California has led the nation in utility expenditures for ratepayer-subsidized energy conservation, also called
demand-side management (DSM).1
With broad-based support from utilities,...
By reversing a ruling by a federal district court judge, the United States Court of Appeals for the Ninth Circuit has effectively reinstated an antitrust suit by a natural gas marketer against Washington Natural Gas Co., a natural gas local distribution company (LDC), charging the LDC with "off-tariff" pricing and other practices designed to favor commodity sales over transport-only customers who buy their own gas directly, such as from marketers.
In reinstating the complaint, the appeals court denied any "state action immunity" against antitrust claims. As the court explained, the proper test of whether state action immunity applies is not whether regulators may have "displaced competition in a market with a regulatory structure," but rather, whether the adopted system of regulation permits the alleged conduct.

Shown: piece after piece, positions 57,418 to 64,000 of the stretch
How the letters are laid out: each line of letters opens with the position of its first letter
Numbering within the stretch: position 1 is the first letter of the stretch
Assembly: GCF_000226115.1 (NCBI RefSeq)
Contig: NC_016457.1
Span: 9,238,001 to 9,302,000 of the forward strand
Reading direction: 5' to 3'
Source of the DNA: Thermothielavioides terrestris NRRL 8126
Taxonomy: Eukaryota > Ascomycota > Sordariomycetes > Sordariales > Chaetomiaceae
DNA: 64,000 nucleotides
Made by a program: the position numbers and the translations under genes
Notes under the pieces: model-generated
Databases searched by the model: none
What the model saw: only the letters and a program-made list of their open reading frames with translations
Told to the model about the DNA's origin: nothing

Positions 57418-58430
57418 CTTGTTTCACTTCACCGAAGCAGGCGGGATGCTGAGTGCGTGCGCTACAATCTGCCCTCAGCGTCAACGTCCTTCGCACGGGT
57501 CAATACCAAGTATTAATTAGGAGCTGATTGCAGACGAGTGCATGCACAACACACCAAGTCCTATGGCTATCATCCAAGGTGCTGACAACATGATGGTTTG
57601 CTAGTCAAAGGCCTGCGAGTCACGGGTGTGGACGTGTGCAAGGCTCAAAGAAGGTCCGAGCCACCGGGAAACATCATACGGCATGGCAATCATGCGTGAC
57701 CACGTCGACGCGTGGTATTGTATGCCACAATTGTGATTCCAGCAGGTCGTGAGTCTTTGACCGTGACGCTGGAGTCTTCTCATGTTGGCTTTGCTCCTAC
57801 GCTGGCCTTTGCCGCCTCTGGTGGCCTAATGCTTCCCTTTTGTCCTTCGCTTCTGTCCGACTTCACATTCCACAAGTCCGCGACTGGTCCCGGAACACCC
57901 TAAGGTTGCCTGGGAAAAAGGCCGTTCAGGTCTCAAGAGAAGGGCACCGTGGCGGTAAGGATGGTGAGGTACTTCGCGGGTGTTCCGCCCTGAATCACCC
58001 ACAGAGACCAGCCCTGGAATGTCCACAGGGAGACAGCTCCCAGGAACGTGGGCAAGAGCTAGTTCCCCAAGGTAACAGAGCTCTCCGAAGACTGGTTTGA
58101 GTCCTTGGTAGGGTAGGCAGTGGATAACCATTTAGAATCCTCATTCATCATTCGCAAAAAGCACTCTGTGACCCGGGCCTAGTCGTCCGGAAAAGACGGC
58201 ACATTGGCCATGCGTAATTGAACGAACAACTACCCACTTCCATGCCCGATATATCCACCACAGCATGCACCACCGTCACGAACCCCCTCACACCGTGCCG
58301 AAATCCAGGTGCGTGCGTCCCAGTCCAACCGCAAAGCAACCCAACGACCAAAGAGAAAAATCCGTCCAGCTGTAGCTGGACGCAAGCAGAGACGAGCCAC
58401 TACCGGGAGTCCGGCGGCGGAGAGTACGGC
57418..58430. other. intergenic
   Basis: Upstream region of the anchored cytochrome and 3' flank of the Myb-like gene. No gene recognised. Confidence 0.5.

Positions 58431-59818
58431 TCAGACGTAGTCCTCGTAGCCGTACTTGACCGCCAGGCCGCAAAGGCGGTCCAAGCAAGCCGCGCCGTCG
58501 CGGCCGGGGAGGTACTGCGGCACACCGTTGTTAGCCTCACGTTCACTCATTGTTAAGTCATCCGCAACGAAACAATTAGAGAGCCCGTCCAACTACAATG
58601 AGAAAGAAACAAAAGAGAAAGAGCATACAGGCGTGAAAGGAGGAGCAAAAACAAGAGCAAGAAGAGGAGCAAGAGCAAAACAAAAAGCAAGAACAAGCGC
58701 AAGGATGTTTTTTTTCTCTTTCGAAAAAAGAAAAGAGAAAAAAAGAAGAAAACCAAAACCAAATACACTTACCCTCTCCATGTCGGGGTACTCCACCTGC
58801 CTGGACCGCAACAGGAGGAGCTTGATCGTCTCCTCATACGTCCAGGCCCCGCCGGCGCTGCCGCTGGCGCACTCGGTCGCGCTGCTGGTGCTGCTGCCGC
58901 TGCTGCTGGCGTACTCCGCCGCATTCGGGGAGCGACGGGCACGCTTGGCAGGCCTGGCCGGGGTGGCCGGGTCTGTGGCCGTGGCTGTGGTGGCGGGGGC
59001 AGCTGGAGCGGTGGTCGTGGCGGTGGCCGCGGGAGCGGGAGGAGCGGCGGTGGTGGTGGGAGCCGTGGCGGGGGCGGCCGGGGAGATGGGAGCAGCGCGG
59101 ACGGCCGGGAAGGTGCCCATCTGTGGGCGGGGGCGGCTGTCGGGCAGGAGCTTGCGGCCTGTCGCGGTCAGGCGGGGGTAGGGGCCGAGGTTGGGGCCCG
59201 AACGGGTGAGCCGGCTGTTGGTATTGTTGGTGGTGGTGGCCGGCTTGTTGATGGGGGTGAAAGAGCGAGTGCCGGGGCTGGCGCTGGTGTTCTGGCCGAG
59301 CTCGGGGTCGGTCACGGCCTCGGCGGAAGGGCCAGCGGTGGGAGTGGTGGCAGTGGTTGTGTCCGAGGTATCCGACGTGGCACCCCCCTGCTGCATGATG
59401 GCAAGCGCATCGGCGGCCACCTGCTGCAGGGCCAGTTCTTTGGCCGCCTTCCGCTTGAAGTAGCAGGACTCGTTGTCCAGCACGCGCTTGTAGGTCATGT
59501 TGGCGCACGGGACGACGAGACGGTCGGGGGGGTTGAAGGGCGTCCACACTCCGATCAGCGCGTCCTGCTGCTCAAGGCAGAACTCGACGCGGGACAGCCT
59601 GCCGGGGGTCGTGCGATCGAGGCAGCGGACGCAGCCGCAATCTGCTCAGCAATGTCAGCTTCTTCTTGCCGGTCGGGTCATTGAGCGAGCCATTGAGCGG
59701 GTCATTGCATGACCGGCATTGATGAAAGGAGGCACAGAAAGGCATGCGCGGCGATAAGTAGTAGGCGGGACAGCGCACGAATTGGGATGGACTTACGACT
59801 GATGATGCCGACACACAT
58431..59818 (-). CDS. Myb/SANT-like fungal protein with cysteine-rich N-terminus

The appeals court ruled that the filed-rate doctrine (presuming that state-approved rates are reasonable) also would not bar the action, because the doctrine was meant to discourage antitrust suites by customers (em not competitors, such as marketers.
It added that a state statute appeared to support allegations by the gas marketer that "off-tariff pricing" was illegal under Washington law (em a fact that, if true, would override any state action immunity. Cost Mgmt. Servs., Inc. v. Washington Nat. Gas Co., 99 F.3d 937, Nov. 7, 1996 (9th Cir.).
Articles found on this page are available to Internet subscribers only. For more information about obtaining a username and password, please call our Customer Service Department at 1-800-368-5001.